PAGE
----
The emission control of small naturally aspirated diesels has posed severe problems and it has been generally thought that their acceptability in pollution sensitive areas would decline. The investigation described attempts to reverse this view. The exhaust quality of engines of this type can be improved by reducing the combustion temperatures and/or reducing the initial heat release rate: a range of methods of achieving this were examined and found commercially unacceptable.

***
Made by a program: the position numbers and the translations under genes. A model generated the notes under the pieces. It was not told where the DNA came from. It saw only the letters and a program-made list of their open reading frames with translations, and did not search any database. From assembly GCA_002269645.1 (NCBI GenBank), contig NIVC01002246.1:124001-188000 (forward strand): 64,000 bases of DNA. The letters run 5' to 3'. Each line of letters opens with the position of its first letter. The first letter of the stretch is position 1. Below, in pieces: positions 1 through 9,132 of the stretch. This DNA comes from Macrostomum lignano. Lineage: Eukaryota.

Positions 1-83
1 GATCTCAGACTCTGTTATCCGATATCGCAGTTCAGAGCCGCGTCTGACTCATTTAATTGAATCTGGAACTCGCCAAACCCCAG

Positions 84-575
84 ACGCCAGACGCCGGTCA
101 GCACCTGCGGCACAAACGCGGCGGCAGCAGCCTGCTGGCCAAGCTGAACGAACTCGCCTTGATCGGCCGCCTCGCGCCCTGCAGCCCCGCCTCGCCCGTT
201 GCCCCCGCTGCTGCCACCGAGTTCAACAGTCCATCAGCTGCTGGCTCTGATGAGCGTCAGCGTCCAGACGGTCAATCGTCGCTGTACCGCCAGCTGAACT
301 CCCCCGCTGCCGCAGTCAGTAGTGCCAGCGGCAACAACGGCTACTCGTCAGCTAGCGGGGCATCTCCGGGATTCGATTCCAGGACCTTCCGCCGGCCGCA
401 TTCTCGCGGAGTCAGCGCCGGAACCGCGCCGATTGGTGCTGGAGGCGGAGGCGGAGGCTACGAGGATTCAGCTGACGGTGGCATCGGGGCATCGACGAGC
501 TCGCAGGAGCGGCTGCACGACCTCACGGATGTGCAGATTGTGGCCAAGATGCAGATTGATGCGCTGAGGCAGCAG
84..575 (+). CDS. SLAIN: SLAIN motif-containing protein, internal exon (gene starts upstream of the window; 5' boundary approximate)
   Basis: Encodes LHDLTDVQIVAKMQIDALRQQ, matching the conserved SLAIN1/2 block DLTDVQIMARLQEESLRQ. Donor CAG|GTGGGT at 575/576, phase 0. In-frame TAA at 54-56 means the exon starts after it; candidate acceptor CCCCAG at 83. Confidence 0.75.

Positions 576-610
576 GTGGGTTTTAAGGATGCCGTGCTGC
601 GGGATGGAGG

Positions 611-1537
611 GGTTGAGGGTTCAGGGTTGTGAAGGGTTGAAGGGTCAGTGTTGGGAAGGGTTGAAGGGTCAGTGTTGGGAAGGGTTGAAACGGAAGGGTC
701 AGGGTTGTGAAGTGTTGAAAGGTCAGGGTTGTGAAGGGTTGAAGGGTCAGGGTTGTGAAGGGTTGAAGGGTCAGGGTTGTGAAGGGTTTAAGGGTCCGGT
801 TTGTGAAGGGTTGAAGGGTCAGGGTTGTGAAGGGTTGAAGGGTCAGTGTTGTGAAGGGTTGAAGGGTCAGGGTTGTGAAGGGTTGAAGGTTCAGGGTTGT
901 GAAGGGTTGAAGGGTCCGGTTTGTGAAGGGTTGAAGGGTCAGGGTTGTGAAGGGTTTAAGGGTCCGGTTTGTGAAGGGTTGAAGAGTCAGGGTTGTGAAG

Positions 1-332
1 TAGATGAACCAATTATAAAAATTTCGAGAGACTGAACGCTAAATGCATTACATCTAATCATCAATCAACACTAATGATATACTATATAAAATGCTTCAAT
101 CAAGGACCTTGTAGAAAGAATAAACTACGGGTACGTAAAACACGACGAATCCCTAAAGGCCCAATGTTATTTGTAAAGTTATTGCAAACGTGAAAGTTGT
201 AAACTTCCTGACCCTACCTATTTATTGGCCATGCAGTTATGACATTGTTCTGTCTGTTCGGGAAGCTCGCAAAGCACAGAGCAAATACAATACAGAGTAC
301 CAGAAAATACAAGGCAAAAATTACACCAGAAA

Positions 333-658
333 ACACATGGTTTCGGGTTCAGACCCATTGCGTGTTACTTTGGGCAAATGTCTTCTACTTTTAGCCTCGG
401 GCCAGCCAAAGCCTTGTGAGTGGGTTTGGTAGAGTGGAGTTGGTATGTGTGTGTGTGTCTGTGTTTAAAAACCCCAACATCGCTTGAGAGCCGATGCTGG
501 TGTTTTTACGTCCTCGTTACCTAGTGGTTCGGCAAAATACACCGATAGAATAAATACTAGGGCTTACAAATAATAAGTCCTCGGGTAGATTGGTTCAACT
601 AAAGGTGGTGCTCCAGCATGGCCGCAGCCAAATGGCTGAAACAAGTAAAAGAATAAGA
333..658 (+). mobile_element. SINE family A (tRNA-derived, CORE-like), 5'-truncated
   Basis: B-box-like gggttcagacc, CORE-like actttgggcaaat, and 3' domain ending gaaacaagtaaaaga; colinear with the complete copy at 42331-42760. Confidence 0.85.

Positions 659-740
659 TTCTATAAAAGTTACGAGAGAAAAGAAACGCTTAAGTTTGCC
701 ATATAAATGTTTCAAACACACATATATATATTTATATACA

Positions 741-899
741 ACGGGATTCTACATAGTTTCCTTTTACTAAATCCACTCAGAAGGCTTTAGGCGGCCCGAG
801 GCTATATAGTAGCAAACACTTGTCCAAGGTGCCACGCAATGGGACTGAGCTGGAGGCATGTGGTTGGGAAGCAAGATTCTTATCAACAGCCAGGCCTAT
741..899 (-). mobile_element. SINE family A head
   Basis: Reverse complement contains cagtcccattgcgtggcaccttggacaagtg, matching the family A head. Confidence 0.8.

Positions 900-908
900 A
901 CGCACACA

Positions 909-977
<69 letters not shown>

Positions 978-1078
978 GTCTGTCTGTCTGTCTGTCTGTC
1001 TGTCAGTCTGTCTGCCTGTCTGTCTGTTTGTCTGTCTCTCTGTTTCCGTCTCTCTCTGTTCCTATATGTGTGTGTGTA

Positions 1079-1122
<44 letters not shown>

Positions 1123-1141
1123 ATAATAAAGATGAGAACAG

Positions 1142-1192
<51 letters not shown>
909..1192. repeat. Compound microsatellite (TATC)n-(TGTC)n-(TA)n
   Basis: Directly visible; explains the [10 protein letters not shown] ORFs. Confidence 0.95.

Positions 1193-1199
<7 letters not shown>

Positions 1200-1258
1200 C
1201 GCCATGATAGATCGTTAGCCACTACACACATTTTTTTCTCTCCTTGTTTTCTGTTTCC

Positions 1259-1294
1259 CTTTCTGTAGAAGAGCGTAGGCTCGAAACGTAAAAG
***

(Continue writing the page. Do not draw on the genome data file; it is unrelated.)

A qualitative review of the problem led to the evolution of a modified cycle characterized by high turbulence leading to higher air/fuel mixing rates and faster diffusion burning. This “Squish Lip” combustion system allowed CARB 1977 projected emission levels to be met on development engines without performance deterioration. Bench and field trials are in hand and a second generation system for truck applications is being evaluated.